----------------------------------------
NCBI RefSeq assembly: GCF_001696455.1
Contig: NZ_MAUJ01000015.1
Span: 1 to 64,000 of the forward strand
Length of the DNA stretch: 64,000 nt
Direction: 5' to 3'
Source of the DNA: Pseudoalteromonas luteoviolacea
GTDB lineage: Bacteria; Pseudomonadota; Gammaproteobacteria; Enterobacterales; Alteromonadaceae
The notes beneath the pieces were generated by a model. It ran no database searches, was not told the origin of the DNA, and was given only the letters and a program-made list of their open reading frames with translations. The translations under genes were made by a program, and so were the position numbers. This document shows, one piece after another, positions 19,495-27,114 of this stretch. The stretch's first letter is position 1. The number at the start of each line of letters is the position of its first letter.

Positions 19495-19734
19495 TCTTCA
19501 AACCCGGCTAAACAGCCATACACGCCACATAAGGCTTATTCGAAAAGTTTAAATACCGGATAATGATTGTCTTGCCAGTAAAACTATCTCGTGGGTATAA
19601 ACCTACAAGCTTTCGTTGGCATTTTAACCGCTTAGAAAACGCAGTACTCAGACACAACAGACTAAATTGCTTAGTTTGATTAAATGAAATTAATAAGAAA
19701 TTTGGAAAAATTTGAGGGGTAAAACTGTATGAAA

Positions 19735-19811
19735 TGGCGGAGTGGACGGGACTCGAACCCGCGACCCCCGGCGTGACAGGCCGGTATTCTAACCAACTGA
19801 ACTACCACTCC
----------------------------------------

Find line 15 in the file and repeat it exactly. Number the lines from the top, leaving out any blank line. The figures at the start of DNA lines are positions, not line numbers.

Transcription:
19735 TGGCGGAGTGGACGGGACTCGAACCCGCGACCCCCGGCGTGACAGGCCGGTATTCTAACCAACTGA